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SIFF ADVANCE: Helicopter Mom - Cinemaholic Movie Reviews
one person's obsessive addiction to film
SIFF ADVANCE: Helicopter Mom
Directing: C-
Acting: B-
Writing: D+
Cinematography: B-
Editing: C

I feel bad for the people who made Helicopter Mom, which had its world premiere at the Seattle International Film Festival earlier this evening. They clearly had no malicious intent with this movie. It looks like they had fun making it. I'd be tempted to say it's perfectly harmless, but for how aggressively, oppressively corny it is. It's like its massively misguided "cutesiness" is crushing the audience with the full force of an auditorium-sized chunk of lead, forcing me to cower in my seat under its weight. I left the theatre feeling genuinely tense as a result. I feel like I need a massage.

Isn't that supposed to happen with movies that are, say, deeply disturbing? Helicopter Mom isn't disturbing so much as it's horribly embarrassing. The actors are by and large up to the task of pretending they are completely ignorant of the ineptitude of the script.

Like any movie, it'll work for some. It actually has its moments. Thematically, it is to be commended: 17-year-old Lloyd (an amiable Jason Dolley) spends the whole movie practically sexless, insisting he doesn't even know for sure if he's gay or straight. At one point he even says, "Apparently being bisexual or questioning also qualifies." For any of those bi or questioning people shouting, "Where's my movie!" -- here you go. Or maybe you should wait for the next one. Seriously, what 17-year-old actually doesn't know who or what he's attracted to? Let's hear it for asexuals!

Nope, nope. Lloyd is not asexual: in one conversation with his dad, who literally asks him what gives him an erection, Lloyd says, "I'm seventeen. Everything gives me an erection. A change in the weather gives me an erection. Calculus gives me an erection." Apparently Lloyd is neither heterosexual or homosexual, but boring-sexual.

Aforementioned stupid conversation aside, Lloyd's dad, Max (Mark Boone Junior), is arguably the best character in this film. Boone gives a relaxed performance that give even his ridiculous dialogue a vague sense of realism missing from every other part of the movie. He almost feels like a real person, and a refreshingly understanding and laid-back dad at that.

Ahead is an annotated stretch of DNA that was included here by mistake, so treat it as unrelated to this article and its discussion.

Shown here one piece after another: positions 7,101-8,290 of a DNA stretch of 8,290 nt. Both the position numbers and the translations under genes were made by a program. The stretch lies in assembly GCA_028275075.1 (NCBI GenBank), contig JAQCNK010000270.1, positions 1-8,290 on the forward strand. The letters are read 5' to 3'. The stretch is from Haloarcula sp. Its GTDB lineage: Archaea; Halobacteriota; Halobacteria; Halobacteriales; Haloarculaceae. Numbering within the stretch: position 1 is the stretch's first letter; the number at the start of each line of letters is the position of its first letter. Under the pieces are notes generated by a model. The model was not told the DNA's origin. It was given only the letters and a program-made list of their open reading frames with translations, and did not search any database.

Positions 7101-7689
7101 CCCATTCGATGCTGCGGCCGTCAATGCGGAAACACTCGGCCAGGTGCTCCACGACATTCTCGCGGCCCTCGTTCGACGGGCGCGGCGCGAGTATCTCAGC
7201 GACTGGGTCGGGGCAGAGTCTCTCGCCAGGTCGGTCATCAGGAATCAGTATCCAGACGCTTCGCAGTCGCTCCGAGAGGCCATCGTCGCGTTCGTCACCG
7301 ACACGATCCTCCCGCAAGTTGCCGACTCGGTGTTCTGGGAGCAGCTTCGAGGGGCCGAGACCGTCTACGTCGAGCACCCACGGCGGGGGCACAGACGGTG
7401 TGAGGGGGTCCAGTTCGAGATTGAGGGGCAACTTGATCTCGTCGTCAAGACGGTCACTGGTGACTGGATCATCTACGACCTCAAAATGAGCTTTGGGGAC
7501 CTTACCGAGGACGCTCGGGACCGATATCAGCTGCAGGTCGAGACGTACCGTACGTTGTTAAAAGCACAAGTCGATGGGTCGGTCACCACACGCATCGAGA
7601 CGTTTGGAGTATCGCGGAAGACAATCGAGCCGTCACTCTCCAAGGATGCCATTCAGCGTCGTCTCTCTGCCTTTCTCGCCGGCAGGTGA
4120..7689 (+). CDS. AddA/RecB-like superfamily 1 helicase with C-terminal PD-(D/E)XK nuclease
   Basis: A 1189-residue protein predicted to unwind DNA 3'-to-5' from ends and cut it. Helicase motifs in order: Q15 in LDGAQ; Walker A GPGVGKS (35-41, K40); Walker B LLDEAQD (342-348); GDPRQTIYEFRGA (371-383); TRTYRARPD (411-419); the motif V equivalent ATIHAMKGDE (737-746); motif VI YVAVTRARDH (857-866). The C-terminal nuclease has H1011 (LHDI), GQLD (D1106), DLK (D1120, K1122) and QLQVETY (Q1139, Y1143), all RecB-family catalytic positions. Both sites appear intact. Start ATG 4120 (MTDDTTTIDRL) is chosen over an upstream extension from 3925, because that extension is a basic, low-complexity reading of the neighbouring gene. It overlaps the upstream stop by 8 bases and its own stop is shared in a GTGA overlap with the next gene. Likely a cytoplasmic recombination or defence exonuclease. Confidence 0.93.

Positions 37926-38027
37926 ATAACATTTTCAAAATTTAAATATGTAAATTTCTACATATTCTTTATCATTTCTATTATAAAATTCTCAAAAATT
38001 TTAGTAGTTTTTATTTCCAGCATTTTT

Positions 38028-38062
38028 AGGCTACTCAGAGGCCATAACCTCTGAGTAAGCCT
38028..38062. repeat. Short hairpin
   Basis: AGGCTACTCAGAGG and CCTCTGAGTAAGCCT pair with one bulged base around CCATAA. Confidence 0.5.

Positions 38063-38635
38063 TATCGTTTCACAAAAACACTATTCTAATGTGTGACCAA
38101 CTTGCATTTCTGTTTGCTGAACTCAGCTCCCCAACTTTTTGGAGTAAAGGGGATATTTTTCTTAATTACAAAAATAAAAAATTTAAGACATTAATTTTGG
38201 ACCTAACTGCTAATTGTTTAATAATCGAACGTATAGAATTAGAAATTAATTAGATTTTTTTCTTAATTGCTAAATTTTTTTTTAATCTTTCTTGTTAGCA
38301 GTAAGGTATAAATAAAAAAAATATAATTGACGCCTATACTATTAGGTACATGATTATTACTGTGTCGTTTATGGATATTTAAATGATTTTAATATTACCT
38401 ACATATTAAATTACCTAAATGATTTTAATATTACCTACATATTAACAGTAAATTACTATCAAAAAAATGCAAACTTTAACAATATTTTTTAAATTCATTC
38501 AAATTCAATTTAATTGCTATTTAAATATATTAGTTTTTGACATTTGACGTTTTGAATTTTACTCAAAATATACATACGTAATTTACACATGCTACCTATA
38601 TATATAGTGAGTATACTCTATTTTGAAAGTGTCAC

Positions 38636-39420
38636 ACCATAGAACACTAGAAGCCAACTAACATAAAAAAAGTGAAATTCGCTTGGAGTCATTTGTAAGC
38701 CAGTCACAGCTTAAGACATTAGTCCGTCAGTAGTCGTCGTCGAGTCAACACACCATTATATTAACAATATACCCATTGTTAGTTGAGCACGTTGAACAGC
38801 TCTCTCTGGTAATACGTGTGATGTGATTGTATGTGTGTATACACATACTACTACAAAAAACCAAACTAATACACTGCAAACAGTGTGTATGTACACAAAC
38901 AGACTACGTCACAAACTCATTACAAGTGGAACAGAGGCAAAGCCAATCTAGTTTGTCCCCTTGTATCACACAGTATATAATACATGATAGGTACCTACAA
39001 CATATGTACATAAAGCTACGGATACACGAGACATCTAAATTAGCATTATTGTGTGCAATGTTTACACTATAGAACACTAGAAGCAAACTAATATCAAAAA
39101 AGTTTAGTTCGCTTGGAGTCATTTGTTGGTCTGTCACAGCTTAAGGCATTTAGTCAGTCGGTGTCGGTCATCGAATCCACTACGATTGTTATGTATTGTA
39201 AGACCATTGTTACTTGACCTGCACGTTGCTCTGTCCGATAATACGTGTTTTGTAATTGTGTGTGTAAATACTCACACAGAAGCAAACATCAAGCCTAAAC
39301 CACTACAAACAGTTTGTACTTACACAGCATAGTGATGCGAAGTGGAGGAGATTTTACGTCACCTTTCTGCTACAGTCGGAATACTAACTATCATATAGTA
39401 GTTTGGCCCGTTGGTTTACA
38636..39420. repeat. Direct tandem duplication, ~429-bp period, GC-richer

Lloyd's mother, on the other hand, as indicated by the film's title, is another story. Maggie, as played by My Big Fat Greek Wedding's Nia Vardalos, is ridiculously over the top in her "helicopter parenting." Except here the conventional sense of "helicopter parenting" doesn't really apply either: she's not micromanaging Lloyd's academic activities, but rather smothering him socially. When she gets the smallest hint that Lloyd might be gay, she submits him for a scholarship for gay students, and starts setting him up on dates.

Basically Maggie is a sociopath. No one in this movie really acknowledges that, though, although Lloyd does at one point suggest she might be bipolar. She's the kind of mother that would thoroughly fuck up any kid in the real world, but here it's all just played for amusement, and everyone around her acts like she's just a nuisance. Even Lloyd, for all his cartoony exasperation, is erratically forgiving.

Of course, everyone has to learn their lessons, all of which unfold here like they would in a 1980s sitcom, just with a far more progressive attitude toward sexual minorities. Stuoid things happen; people react to them in stupid ways; they arrive at wholly contrived resolutions.

It's nice, at least, to see a movie where a young person goes on dates with both girls and guys and resists pressure to be labeled one way or another. There's genuine value in that. That value, however, gets buried in the hokey proceedings.

I'm trying to be fair. The audience at the screening I attended clearly enjoyed the movie, and was more than ready to engage in a Q & A with the director and producers and a couple cast members afterward. I had to get out of there. Let's just say this movie wasn't for me.

Nia Vardalos and Jason Dolley can't save themselves from HELICOPTER MOM.

Overall: C-
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